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The traditional version of this story describes the discovery as a fortuitous accident: in his laboratory in the basement of St. Mary’s Hospital  in London, Alexander Fleming noticed a Petri dish containing Staphylococcus that had been mistakenly left open, was contaminated by blue-green mould from an open window, which formed a visible growth. There was a halo of inhibited bacterial growth around the mould. Fleming concluded that the mould released a substance that repressed the growth and caused lysing(breaking down of the membrane of a cell) of the bacteria.

Scientists now suspect that Fleming’s story of the initial discovery of the antibacterial properties of the penicillium mould is inaccurate. With a modern understanding of how the bacteria and the mould interact, scientists know that if bacteria were already present on the petri dish they would have inhibited the growth of the mould and Fleming would not have noticed any mould on the plate at all. A more likely story is that a spore from a laboratory one floor below, run by C. J. La Touche, was transferred to Fleming’s petri dish before the bacteria were added. At the time of the initial discovery La Touche was working with the same mould found in Fleming’s petri dish.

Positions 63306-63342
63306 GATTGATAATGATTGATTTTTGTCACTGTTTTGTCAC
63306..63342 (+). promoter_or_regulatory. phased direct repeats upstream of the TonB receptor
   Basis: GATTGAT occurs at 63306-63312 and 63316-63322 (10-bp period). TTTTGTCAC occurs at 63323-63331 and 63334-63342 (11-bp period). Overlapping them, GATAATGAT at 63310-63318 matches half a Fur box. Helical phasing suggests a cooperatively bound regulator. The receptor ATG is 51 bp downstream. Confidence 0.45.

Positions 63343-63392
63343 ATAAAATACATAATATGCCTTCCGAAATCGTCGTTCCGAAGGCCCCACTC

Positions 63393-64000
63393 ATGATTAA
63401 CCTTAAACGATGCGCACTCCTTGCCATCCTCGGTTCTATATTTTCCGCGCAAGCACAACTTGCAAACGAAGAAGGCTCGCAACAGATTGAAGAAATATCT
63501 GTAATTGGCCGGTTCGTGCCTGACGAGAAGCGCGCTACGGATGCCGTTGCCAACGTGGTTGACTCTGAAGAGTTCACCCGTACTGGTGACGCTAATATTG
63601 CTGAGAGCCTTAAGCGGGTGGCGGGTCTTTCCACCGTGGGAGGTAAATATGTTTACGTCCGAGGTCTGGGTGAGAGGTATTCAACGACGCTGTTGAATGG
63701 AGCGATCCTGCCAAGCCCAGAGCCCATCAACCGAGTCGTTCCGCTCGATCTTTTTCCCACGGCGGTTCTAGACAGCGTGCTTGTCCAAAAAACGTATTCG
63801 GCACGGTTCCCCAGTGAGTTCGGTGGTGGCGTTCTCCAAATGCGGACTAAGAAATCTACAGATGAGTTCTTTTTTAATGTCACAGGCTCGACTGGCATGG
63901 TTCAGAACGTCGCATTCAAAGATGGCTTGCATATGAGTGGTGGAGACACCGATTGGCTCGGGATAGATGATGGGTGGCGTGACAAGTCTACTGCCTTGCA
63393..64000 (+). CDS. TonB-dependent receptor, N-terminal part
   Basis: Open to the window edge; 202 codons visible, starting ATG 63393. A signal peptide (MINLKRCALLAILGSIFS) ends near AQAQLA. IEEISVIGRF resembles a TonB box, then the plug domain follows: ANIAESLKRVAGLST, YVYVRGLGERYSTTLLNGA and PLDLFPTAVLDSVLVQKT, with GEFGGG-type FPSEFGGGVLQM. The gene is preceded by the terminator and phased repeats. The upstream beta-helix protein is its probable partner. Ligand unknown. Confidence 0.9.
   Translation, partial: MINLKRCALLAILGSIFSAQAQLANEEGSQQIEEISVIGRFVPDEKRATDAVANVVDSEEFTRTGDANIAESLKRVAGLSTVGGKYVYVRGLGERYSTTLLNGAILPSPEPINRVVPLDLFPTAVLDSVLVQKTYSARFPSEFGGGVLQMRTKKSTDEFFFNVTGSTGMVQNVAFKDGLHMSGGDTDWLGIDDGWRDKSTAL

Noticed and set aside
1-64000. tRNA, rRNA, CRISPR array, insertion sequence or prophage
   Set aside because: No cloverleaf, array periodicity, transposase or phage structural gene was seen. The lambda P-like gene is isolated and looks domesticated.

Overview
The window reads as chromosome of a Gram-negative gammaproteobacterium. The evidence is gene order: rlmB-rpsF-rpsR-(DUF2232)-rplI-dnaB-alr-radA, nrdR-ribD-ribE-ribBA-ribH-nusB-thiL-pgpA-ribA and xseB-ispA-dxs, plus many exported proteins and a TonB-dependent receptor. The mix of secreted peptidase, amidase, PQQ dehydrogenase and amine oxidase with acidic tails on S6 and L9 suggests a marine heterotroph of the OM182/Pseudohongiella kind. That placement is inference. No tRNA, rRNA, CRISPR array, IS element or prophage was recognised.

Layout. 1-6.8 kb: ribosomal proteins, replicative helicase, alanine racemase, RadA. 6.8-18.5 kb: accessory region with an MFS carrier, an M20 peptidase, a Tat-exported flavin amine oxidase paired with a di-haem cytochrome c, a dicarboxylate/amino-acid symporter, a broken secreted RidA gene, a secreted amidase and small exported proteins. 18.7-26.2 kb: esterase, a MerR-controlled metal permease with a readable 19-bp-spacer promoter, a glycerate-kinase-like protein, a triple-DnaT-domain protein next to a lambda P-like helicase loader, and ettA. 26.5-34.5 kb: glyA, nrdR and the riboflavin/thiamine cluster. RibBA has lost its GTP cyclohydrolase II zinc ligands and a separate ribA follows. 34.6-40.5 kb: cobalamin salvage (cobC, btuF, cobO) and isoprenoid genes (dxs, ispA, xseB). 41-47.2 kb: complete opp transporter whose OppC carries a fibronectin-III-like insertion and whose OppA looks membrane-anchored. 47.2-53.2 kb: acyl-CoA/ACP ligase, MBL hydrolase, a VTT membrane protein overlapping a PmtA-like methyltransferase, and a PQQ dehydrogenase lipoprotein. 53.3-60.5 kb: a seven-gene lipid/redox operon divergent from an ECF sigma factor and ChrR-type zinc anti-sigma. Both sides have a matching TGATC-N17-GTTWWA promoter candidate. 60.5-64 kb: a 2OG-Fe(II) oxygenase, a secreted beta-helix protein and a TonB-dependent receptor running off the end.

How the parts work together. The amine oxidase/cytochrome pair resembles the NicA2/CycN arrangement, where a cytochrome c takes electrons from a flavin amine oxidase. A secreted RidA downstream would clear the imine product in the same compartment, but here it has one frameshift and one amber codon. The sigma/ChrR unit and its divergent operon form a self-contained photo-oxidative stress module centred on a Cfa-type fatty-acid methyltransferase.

Fleming showed that, if Penicillium rubens were grown in the appropriate substrate, it would exude a substance with antibiotic properties, which he dubbed penicillin.

The only time mould was paid so much attention, perhaps?

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4. Ink-jet Printer

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When a Canon engineer rested his hot iron on his pen by accident, ink was ejected from the pen’s point a few moments later. This principle led to the creation of the inkjet printer.

If that happened with us, our parents would probably scold us… Well.

 

5. X-Ray Images

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On November 8, 1895, German physics professor Wilhelm Röntgen stumbled on X-rays while experimenting with Lenard and Crookes tubes and began studying them.